House with hardwood and no subflooring
This house basically has no subflooring, built on pier and beam in the 50's. Throughout has tongue and groove, probably 3/4 thick hardwood, which must be the subflooring and is original. The areas with out carpet over hardwood (two bedrooms and hall) are finished wood surfaces. So I guess, they intended for the hardwood to be the subfloor as well as the top layer? How common and why is this done, what are the risks of having this? The quality is superb even after 50 years. There are two areas which one of the planks have split, still in tact but give and return under weight. How would replacement of these single planks be done? Any advice is appreciated, Thank You in advance.
"So I guess, they intended for the hardwood to be the sub-floor as well as the top layer? How common and why is this done,"
Cause that' the way they used to do it.
I've seen single hardwood floors in both balloon framing and in masonry built structures, all more than fifty years old but how long that method continued by builders in some areas I have no idea.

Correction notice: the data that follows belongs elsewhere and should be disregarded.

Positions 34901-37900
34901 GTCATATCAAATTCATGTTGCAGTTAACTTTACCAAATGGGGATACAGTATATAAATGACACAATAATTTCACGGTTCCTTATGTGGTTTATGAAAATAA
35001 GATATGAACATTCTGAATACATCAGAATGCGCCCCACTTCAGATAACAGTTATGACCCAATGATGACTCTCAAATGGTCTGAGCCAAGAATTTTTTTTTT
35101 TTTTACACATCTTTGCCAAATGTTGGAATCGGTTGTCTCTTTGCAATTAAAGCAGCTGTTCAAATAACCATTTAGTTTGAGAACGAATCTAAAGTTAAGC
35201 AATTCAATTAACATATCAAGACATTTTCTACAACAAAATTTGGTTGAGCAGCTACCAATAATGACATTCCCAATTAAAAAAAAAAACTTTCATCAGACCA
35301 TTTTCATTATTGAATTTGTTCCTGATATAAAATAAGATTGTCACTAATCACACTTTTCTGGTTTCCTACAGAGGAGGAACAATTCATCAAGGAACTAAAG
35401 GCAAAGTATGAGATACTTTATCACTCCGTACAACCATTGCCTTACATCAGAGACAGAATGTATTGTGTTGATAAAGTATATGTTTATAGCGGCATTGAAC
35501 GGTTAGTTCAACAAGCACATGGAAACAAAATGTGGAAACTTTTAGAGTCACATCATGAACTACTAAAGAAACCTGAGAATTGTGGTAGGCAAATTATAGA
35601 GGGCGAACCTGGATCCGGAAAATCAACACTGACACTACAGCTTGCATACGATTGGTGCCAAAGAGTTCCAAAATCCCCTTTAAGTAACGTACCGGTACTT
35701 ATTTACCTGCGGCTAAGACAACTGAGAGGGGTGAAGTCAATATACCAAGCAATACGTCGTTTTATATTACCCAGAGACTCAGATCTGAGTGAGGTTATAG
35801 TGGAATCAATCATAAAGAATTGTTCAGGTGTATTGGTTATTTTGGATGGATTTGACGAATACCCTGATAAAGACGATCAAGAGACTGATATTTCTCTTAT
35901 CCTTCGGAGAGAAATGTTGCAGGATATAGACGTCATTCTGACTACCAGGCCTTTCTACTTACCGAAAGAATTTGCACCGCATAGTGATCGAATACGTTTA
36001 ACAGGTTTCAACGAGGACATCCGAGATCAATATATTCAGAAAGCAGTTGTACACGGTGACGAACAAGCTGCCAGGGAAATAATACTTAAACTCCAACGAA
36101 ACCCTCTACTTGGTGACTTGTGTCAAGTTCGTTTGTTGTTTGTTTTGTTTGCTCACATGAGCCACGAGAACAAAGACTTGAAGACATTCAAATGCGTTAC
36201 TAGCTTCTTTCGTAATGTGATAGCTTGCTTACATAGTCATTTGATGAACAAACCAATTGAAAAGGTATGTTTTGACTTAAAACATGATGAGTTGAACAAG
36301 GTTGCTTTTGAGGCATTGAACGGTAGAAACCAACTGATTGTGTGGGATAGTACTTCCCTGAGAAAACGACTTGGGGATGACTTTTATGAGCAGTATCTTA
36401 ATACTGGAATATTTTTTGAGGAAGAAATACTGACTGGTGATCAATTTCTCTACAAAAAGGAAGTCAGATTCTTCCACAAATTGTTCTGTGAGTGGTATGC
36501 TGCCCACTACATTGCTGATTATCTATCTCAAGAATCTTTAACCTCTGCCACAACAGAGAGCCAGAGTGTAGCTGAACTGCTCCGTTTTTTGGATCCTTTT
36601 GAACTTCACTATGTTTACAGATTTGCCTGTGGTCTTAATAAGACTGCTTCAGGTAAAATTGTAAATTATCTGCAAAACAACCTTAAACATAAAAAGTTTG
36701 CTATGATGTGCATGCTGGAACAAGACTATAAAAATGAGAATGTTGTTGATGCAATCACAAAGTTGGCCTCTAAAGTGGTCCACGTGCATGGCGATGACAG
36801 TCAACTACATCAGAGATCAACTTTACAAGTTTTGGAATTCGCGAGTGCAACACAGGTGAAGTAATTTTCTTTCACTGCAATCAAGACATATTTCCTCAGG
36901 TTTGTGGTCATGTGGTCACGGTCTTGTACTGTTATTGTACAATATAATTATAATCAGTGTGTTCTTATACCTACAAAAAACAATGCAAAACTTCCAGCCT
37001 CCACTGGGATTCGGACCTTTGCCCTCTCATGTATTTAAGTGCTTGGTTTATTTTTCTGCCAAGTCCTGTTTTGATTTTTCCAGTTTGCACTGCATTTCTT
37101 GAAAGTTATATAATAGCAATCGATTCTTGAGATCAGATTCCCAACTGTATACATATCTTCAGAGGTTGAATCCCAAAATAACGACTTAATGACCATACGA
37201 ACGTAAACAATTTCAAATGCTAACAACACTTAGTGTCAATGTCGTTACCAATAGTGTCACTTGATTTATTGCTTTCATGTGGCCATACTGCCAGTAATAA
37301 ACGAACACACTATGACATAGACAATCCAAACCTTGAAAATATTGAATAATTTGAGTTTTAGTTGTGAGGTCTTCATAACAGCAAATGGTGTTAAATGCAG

If the "bad" boards are not unsightly and you don't plan on refinishing the floors, you could reinforce the boards from below by cutting a 1x8xthe distance between your joists getting some construction adhesive and screws and gluing and screwing it to offer support for the bad board.
If you decide to replace the bad boards there are several websites that give detailed descriptions and some with drawings though most refer to flooring over sub-floor the principals are the same except location of the joists that the board rest on will be needed to give the replacement support along with the support I mentioned above for just reinforcing the bad boards.
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